For gay rights activists, partial victory more likely than sweeping
U.S. Supreme Court justices heard oral arguments in a case that could overturn the Defense of Marriage Act (DOMA) for a second day on Wednesday. Potential swing vote, Justice Anthony Kennedy warned the law may infringe on states' rights to define marriage.
(Page 2 of 2)
During Tuesday's arguments, Justice Antonin Scalia, a conservative, questioned whether there was sufficient data to show that children are not adversely affected if raised by same-sex couples. Likewise, Justice Samuel Alito noted the concept of gay marriage is "newer than cellphones and the Internet."Skip to next paragraph
In Pictures Same sex marriage
Subscribe Today to the Monitor
Offering a liberal perspective, Justice Elena Kagan prompted murmurs of surprise from onlookers on Wednesday when she quoted from a U.S. House of Representatives report written less than two decades ago, at the time DOMA was enacted, that referenced "moral disapproval" of gay marriage.
'Skim milk marriage'
As attention turned to DOMA on Wednesday, Kennedy made it clear where he stood, referring to DOMA as "inconsistent" because it purports to give authority to the states to define marriage while limiting recognition of those determinations.
His states' rights concerns were echoed by two of the liberal members of the bench, Kagan and Justice Sonia Sotomayor. "What gives the federal government the right to be concerned at all about what the definition of marriage is?" Sotomayor said.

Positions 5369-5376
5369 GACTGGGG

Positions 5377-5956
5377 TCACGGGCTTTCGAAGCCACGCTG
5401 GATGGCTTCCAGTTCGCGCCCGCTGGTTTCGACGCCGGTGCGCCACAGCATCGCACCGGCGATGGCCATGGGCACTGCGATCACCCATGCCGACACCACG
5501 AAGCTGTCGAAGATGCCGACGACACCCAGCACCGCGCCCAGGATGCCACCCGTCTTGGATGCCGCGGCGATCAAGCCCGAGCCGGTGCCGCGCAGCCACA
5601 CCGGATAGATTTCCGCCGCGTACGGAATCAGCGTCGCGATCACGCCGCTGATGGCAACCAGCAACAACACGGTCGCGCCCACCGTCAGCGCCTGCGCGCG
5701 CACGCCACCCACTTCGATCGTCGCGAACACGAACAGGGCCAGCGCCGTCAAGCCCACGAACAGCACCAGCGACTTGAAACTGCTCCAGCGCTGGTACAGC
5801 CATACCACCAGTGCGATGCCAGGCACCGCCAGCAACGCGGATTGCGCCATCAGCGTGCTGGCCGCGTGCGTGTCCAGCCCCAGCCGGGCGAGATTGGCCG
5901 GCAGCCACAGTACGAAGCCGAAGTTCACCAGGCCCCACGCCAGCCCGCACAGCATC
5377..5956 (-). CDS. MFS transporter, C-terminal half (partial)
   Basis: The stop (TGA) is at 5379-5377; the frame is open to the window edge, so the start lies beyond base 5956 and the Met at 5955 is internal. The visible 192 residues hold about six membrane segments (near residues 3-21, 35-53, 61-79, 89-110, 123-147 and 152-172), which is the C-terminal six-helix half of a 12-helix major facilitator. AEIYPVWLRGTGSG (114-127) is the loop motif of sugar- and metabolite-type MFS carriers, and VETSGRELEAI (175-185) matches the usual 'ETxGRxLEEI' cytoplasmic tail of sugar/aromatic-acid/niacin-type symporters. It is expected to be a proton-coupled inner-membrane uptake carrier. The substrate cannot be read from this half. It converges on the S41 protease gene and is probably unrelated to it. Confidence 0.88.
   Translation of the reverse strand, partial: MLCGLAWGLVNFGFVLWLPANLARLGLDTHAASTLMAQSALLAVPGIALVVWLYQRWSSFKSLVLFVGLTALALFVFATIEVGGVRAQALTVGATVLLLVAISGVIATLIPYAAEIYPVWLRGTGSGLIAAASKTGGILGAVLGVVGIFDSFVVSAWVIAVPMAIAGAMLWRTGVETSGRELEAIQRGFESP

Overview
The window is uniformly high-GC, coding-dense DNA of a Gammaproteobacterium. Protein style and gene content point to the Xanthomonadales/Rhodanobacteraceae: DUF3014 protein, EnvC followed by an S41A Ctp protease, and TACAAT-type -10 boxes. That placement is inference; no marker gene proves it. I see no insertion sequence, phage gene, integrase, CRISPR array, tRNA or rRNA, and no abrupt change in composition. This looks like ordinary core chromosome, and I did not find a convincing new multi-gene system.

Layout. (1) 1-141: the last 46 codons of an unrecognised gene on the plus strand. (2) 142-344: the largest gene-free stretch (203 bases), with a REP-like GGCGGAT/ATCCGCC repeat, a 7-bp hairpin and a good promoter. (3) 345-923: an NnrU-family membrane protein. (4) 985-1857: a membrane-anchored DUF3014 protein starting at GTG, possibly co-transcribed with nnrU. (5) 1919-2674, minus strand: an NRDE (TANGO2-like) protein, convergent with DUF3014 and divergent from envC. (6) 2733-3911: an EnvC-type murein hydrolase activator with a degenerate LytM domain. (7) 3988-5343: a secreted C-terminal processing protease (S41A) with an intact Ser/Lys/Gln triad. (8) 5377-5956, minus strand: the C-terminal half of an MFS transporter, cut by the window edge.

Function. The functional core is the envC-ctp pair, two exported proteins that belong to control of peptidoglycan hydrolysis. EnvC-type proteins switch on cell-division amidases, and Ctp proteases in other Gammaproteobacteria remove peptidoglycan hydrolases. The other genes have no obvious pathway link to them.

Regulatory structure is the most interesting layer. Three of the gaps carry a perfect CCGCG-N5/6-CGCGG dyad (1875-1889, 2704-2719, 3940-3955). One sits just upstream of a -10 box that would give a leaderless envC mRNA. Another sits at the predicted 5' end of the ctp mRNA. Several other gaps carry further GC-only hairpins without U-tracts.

Justice Ruth Bader Ginsburg and Justice Stephen Breyer also raised concerns about the law.
Ginsburg stressed how important federal recognition is to any person who is legally married.
"It affects every area of life," she said.
Comparing marriage status with types of milk, Ginsburg said that a gay marriage endorsed by a state, but not recognized by the federal government, creates two types of marriage, "full marriage, and then this sort of skim milk marriage."
If the court rules on the states' rights issue, the justices could strike down the law without deciding the bigger question of whether DOMA violates the U.S. Constitution's guarantee of equal protection under the law.
On that issue, Kagan spoke of a "red flag" that indicates Congress passed DOMA with the intent of targeting a group that is "not everyone's favorite group in the world."
Various groups are calling for DOMA to be struck down, such as the Business Coalition for DOMA Repeal, whose members include Marriott International Inc, Aetna Inc, eBay Inc , and Thomson Reuters Corp, the corporate parent of the Reuters news agency.
Separately, several conservative justices criticized Obama and his Justice Department for not defending the marriage law in court.
Chief Justice John Roberts questioned whether Obama had "the courage of his convictions" for continuing to enforce DOMA while calling it invalid.
(Reporting by Lawrence Hurley, Joan Biskupic, David Ingram and Joseph Ax; Editing by Kevin Drawbaugh and Eric Beech)